Bill Fontana – Harmonic Bridge

August 3, 2008 at 3:14 pm (Further Research & Contextualisation)

Bill Fontana describes his work as existing “one foot in and out of contemporary music, one foot in and out of contemporary art, on the edge of some science, on the edge of philosophy. Sound enters so many different worlds.” (as cited in Licht. 2007: 274)

I decided to research his work, since he has created several sound pieces concerning bridges; transmitting sounds from one city in to another, sometimes even thousands of miles apart.

In one of his more recent works, Harmonic Bridge (2006), he amplified the sound resonating through the Millennium Bridge, transmitting it into the Turbine Hall of the Tate Modern and also Southward Underground Station. For me this ‘relocation of sound’ creates a temporal link between separate spaces and structures.


I was lucky enough to experience the work when it was showing and it’s given me some interesting food for thought after listening to the composition again on CD recently. When I first heard the piece in the Turbine Hall I felt there was a slight lack of sonic clarity, due to the grand acoustics of the space. However, upon reflection this creates a more interesting dialogue between sound and space. He used powerful microphones on the bridge (accelerometers – vibrations sensors), which only pick up the physical vibrations of sound of the object or structure they’re attached to. We are hearing the internal structure of the bridge as defined by sound. The bridge becomes a giant resonating body, an instrument, being played by the wind and anonymous people walking over it. By transmitting the sounding into the space of the Turbine Hall, he is transplanting the internal structure of a sounding body (the bridge) into the physical space of another internal structure (the hall), and allows us to walk in between this synergised sound-space. The acoustics of the Turbine Hall redefine our final sonic experience, thus linking the sonority of two separate structures and instigating a reflection on the relationship between them.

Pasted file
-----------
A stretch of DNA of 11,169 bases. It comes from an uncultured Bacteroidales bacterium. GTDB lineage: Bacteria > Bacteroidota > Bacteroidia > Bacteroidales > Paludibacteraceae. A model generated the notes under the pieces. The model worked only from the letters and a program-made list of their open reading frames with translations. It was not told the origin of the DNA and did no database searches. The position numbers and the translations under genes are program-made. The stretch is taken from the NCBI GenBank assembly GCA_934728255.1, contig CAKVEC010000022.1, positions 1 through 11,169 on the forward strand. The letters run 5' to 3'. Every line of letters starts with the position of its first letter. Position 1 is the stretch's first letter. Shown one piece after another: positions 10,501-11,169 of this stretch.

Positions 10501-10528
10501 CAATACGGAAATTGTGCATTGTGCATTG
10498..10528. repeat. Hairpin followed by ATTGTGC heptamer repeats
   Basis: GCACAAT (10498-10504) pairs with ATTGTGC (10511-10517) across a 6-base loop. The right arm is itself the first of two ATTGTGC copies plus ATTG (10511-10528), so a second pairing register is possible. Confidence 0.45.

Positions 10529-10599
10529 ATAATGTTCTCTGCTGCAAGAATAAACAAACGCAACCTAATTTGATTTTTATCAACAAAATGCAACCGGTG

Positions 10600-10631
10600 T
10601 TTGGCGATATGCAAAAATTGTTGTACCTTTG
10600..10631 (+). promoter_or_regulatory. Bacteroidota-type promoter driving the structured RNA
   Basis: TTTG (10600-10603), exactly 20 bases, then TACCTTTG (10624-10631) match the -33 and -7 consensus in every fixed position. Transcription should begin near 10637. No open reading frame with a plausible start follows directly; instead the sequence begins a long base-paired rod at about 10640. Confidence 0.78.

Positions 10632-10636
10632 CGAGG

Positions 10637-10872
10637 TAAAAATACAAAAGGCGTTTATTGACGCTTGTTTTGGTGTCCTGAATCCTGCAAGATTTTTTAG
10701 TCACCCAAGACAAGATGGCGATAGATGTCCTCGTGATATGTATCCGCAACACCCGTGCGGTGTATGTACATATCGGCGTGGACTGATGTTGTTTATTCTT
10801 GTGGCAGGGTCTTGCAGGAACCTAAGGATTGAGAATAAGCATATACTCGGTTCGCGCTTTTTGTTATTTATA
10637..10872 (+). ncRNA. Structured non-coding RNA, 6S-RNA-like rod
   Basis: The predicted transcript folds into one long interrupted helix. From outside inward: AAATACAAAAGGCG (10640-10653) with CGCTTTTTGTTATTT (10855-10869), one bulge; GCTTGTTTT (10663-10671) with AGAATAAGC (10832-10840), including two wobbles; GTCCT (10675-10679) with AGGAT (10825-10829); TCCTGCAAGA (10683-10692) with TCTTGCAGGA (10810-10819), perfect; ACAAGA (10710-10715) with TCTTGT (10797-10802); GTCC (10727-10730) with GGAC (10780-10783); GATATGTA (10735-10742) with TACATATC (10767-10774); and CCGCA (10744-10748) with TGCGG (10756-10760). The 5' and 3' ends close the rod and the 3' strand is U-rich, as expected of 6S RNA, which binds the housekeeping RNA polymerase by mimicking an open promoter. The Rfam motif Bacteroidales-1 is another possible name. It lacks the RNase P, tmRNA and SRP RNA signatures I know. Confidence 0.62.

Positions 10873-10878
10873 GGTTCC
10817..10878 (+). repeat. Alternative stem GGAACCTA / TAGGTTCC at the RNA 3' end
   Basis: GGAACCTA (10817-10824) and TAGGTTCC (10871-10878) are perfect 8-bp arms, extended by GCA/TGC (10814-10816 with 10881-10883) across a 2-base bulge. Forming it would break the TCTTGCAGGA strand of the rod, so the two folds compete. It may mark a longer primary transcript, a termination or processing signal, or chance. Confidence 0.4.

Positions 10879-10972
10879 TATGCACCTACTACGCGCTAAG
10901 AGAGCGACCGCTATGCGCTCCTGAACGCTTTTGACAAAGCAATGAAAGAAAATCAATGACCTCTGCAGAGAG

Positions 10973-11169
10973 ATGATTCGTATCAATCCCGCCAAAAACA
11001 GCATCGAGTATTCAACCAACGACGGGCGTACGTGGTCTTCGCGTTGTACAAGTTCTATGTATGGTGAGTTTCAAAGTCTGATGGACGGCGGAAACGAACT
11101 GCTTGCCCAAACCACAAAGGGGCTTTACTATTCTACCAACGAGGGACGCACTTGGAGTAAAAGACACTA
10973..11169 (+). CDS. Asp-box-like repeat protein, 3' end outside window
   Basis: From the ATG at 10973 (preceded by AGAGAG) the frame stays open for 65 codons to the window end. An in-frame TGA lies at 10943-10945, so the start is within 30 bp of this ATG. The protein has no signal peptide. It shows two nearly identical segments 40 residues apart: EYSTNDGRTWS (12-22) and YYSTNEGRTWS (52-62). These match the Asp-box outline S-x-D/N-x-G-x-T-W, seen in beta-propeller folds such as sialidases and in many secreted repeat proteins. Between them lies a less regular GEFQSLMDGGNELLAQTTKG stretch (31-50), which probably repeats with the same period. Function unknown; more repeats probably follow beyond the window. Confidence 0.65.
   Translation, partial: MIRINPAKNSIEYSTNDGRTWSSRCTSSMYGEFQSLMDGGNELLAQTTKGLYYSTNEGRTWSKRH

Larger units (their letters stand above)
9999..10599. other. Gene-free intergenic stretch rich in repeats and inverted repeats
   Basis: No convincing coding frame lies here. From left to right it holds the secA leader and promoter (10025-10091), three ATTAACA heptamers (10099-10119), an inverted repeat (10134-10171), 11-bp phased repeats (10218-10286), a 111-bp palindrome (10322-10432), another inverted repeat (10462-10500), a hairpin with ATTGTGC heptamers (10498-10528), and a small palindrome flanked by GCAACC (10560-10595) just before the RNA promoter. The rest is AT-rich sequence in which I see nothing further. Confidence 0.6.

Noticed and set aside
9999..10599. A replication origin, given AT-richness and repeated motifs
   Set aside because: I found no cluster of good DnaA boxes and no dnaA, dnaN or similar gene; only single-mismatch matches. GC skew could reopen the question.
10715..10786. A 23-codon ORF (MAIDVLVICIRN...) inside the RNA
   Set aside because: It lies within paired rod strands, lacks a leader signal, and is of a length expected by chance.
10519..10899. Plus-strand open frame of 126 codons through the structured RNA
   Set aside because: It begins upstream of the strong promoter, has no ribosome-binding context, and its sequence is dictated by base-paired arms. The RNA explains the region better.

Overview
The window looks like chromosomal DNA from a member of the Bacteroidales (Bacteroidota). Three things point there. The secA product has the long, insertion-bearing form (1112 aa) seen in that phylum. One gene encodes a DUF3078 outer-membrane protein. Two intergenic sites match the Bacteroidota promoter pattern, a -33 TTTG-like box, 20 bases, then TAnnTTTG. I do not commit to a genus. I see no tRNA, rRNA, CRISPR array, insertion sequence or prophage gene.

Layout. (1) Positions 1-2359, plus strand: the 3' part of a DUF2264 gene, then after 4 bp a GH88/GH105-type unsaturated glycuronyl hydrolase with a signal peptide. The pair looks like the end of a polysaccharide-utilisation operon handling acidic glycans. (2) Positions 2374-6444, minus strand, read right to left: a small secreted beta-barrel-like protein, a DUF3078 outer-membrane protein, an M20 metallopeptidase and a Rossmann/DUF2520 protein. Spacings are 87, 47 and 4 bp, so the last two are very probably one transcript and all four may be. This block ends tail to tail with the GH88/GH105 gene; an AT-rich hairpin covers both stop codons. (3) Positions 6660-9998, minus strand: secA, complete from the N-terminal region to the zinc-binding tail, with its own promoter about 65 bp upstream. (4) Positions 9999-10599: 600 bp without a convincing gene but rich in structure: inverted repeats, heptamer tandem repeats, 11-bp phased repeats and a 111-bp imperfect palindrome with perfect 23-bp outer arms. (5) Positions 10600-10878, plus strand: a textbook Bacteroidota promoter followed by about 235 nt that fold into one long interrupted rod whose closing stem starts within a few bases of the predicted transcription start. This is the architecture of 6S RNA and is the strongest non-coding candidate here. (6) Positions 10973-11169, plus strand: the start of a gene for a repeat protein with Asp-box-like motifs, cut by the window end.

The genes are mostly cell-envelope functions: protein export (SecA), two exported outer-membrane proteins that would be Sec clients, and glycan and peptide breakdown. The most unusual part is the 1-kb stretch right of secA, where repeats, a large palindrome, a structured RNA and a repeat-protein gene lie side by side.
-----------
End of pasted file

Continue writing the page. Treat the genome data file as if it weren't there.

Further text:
I find this idea of translating and transmitting internal life of structures through sound inspiring. By using technologies that respond to vibrations we can access the hidden sonority of structures, making them audible. This makes me think of conversations with Andy in which we talked about sound as defining the spaces in between physical material structures (e.g. a buildings interior and exterior spaces). However, sound can also be used to explore the internal happenings of a physical structure itself – with the right technology of course!

Since I will be using bridges as my point of departure, I’d like to experiment with these technologies and hear what the results are like. Also, during my journeys I might come across other structures that may yield good results. I’ve used cheap contact mics before, but they’ve been fairly ineffective, so more research must be done…



Licht, A. (2007) Sound Art: Beyond Music, Between Categories, New York: Rizzoli International Publications


Fontana, B. (2006) Harmonic Bridge, London

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